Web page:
Where better to be when the lights went out than at a Leon Redbone concert? When a power outage hit the Roxy during his show on Tuesday, Redbone just continued--hardly missing a beat or a quip--as the Roxy staff brought out candles to illuminate the proceedings. And why not? Redbone’s whole style and white-coat, white-hat, white-bucks Southern gentleman/con-man persona exist in a time that, if not predating electricity, predates the necessity of electricity.
As he has been doing for more than 15 years now, Redbone evoked that era so authentically that the club should have been turning at 78 r.p.m. And still somehow the show was as hip as a digital sampler--which is a good analogy for Redbone. He’s sampled the music and culture of a whole nearly lost time, serving up the jazz-pop-blues of the late 1800s and early 1900s with incredible attention to detail.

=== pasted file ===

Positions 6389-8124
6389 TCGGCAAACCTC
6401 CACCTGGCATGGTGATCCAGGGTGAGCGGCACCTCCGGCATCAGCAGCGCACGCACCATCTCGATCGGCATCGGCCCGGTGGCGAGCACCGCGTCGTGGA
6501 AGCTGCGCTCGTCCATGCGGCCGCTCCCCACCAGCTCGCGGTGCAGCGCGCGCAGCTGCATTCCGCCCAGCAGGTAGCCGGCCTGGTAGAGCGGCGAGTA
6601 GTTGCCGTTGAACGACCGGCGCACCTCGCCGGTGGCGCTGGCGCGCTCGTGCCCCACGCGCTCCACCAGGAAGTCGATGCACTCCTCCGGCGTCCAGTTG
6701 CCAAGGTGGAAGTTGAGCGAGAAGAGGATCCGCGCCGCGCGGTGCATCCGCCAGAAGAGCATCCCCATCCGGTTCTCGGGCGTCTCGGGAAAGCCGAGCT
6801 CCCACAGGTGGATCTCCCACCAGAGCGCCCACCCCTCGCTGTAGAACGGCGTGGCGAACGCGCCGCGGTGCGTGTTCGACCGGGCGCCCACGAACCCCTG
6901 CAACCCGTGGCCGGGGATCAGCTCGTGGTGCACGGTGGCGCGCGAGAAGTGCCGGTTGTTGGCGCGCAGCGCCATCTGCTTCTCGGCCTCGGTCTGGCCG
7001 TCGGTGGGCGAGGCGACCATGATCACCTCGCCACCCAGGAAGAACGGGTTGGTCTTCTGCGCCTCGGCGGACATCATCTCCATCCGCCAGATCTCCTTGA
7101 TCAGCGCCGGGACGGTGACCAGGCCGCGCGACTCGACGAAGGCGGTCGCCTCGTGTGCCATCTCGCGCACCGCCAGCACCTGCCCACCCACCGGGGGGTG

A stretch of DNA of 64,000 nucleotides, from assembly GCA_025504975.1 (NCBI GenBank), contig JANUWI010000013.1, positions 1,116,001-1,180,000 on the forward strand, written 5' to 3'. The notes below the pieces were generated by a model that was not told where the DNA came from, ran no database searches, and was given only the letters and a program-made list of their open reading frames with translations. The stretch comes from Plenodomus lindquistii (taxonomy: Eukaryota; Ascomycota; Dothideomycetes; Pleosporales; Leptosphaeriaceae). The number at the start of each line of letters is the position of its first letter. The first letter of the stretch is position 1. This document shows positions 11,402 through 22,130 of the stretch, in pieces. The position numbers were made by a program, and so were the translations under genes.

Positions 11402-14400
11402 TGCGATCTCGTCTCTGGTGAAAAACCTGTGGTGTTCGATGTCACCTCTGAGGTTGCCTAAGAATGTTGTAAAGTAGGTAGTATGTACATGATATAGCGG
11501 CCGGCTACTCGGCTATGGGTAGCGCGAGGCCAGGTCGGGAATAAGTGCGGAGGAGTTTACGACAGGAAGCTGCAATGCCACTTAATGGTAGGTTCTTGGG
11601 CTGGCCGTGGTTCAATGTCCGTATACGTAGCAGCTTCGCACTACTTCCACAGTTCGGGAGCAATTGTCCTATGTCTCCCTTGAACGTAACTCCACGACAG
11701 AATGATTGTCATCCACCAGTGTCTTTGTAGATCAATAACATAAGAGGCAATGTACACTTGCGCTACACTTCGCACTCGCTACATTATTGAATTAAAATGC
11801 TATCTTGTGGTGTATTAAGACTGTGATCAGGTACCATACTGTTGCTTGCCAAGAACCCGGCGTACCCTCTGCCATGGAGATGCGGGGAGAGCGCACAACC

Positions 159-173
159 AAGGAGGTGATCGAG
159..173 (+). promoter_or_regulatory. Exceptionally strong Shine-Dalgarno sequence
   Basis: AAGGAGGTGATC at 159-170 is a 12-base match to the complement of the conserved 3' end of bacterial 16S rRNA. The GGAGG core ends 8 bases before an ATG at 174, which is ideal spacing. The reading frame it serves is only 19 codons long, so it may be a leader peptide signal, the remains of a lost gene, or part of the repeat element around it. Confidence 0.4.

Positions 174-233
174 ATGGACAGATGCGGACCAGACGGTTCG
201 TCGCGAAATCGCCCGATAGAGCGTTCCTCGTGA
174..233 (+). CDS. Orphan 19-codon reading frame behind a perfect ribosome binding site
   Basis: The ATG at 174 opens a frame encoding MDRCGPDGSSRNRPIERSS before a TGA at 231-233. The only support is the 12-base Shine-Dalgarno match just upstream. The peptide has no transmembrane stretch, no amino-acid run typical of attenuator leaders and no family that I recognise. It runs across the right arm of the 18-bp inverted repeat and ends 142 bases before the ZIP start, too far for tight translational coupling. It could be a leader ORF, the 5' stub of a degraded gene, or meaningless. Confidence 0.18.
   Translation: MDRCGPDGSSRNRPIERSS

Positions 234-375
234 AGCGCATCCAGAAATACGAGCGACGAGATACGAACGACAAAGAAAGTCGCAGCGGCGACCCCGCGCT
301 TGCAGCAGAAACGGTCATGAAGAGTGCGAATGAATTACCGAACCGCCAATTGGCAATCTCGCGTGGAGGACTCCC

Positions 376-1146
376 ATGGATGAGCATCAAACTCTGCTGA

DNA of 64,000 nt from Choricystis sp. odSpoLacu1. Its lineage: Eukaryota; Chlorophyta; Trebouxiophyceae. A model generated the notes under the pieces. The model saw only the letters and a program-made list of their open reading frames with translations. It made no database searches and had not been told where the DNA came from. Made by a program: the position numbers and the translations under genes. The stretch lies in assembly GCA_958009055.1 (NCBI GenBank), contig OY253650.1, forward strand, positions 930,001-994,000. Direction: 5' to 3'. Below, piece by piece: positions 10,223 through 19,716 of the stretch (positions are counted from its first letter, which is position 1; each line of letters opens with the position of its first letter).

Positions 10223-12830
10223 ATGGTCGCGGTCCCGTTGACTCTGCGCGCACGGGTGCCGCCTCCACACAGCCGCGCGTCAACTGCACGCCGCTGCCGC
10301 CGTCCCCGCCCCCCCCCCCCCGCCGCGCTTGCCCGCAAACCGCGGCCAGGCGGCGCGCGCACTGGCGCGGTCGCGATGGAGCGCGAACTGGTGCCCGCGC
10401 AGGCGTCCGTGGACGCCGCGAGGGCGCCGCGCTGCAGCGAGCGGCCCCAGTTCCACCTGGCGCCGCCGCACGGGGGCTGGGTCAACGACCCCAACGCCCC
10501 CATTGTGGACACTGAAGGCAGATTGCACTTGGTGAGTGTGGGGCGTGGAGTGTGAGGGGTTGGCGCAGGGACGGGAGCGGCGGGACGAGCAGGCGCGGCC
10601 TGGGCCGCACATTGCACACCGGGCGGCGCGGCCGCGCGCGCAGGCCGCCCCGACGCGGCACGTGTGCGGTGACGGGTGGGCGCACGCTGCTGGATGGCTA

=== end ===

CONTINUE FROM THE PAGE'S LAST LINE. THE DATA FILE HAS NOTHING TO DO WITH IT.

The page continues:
But he’s also given it a delightfully devilish spin, underscoring the way that broken-heart tunes and good-time blues like “Right or Wrong” and “Diddy Wah Diddy” can ring at least as true as any contemporary songs, and showing that the pre-"Lum and Abner” exchanges with bass saxophonist Ralph Norton are no less funny (or corny) today than they were back then.
Timeless? As Redbone himself said in encouraging the crowd to sing along with “Polly Wolly Doodle”: “This song’s more than 100 years old, so you’ve had plenty of time to learn it.”